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North Korea’s Doctrinal Shifts Are More Dangerous Than Missile Launches

Washington and Seoul need to be careful not to accidentally trigger war.

By , the co-director of the Nuclear Policy Program at the Carnegie Endowment for International Peace, and , the Stanton senior fellow in the Nuclear Policy Program at the Carnegie Endowment for International Peace in Washington.
A television is seen in a ferry cabin with file footage of a North Korean missile test, in the waters off South Korea's island of Ulleungdo (top back), on Nov. 4.
A television is seen in a ferry cabin with file footage of a North Korean missile test, in the waters off South Korea's island of Ulleungdo (top back), on Nov. 4.
A television is seen in a ferry cabin with file footage of a North Korean missile test, in the waters off South Korea's island of Ulleungdo (top back), on Nov. 4. Anthony Wallace/AFP via Getty Images

North Korea set a new annual record for missile launches back in June, and it’s still going strong. This week, Pyongyang launched 23 missiles in a single day, setting a new daily record, and U.S. officials have indicated that it is ready to conduct a nuclear test at any time. Less noticed are developments in North Korean nuclear doctrine, which are even more consequential than the missile launches. Recent doctrinal changes increase the risk of inadvertent nuclear war and should prompt a rethink of current policies in both Seoul and Washington.

In September, North Korea updated a 2013 law setting out its nuclear weapons policies and announced that it would respond to attacks against its nuclear command and control systems by launching a nuclear strike “automatically and immediately.” While this threat may depend on the development of new capabilities, the prospect of North Korean nuclear forces being placed on what could amount to hair-trigger alert in a crisis is deeply worrying. Not only might this posture enable North Korea to launch its nuclear weapons before they were destroyed in a preemptive strike, but it could create the risk of Pyongyang’s initiating a nuclear war based on false warning or because it misperceived the purpose of U.S. or South Korean military operations.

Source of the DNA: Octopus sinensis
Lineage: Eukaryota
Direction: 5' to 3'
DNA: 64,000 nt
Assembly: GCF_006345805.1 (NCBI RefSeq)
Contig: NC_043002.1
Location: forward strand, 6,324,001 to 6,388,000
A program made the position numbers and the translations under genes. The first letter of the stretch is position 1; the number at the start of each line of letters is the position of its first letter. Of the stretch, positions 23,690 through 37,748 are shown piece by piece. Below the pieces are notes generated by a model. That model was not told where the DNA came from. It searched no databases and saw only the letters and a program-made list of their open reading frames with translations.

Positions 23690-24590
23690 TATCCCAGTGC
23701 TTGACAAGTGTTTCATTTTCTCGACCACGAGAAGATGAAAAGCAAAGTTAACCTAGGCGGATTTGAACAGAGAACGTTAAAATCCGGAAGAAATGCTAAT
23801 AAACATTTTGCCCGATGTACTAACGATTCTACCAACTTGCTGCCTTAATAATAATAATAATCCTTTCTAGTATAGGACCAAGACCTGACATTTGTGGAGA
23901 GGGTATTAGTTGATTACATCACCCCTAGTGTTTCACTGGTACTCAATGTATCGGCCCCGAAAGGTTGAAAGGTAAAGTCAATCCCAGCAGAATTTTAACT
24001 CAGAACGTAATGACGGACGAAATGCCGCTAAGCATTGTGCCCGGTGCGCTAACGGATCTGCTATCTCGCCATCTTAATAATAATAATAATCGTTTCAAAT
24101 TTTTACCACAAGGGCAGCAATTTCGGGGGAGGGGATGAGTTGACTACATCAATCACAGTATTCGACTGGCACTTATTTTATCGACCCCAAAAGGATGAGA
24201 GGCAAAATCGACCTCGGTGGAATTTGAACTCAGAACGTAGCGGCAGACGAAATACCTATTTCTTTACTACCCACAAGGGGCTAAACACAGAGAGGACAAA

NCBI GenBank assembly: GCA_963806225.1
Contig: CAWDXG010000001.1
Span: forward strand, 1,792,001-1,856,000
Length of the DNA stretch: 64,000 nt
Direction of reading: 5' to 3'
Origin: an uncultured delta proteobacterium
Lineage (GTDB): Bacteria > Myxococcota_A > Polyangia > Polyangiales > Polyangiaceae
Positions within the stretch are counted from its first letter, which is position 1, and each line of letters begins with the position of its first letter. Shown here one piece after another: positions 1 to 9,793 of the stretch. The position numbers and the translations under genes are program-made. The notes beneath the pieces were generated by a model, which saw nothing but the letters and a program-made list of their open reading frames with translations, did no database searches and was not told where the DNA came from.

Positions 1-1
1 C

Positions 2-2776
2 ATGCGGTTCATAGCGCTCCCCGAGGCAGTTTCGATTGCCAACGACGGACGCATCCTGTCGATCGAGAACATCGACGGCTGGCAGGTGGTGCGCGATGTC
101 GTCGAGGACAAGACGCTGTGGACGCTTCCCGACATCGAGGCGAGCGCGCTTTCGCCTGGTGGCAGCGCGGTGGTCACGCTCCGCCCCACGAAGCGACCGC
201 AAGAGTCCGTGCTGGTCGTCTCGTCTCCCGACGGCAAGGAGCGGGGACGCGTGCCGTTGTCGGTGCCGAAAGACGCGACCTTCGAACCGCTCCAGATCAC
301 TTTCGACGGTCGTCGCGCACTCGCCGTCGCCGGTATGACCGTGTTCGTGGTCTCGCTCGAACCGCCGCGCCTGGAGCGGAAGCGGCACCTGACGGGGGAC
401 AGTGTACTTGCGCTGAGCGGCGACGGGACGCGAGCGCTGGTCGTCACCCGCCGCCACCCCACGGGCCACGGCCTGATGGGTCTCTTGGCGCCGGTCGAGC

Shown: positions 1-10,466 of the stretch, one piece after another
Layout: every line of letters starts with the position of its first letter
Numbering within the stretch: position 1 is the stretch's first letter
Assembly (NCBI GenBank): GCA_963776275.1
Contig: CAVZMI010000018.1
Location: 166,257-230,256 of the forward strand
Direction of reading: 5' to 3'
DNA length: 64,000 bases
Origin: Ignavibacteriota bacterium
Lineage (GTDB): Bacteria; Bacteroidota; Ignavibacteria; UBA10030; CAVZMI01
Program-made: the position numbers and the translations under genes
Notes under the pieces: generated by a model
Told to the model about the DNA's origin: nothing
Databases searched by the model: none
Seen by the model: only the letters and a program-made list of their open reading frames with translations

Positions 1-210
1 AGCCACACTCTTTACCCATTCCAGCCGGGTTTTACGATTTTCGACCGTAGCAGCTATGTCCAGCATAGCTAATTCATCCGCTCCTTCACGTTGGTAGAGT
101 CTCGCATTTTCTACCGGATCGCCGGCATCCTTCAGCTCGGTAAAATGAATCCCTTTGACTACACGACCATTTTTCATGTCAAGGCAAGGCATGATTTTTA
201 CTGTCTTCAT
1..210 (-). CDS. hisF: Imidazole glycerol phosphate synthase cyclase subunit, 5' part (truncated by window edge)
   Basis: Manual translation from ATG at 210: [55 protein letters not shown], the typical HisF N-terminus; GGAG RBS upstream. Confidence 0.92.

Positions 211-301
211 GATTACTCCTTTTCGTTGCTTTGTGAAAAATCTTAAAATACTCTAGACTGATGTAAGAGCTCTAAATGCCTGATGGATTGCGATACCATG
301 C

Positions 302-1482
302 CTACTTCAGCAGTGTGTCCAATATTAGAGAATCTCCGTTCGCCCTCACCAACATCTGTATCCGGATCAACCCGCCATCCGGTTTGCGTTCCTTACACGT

The reasons behind North Korea’s new policy are clear enough. For a decade or so now, U.S. officials have spoken euphemistically about “left of launch” missile defeat, which in plain English means attacking an adversary’s nuclear forces before its missiles can fly. Plans to this end have been developed and, reportedly, even been used to interfere with North Korean missile testing. In a war, left-of-launch attacks against North Korea’s nuclear forces would likely involve strikes on its command and control systems, including communication capabilities; after all, if North Korean leader Kim Jong Un couldn’t transmit the order to use nuclear weapons, the United States would have more time to hunt and destroy the forces capable of carrying out a nuclear attack.

North Korea set a new annual record for missile launches back in June, and it’s still going strong. This week, Pyongyang launched 23 missiles in a single day, setting a new daily record, and U.S. officials have indicated that it is ready to conduct a nuclear test at any time. Less noticed are developments in North Korean nuclear doctrine, which are even more consequential than the missile launches. Recent doctrinal changes increase the risk of inadvertent nuclear war and should prompt a rethink of current policies in both Seoul and Washington.

In September, North Korea updated a 2013 law setting out its nuclear weapons policies and announced that it would respond to attacks against its nuclear command and control systems by launching a nuclear strike “automatically and immediately.” While this threat may depend on the development of new capabilities, the prospect of North Korean nuclear forces being placed on what could amount to hair-trigger alert in a crisis is deeply worrying. Not only might this posture enable North Korea to launch its nuclear weapons before they were destroyed in a preemptive strike, but it could create the risk of Pyongyang’s initiating a nuclear war based on false warning or because it misperceived the purpose of U.S. or South Korean military operations.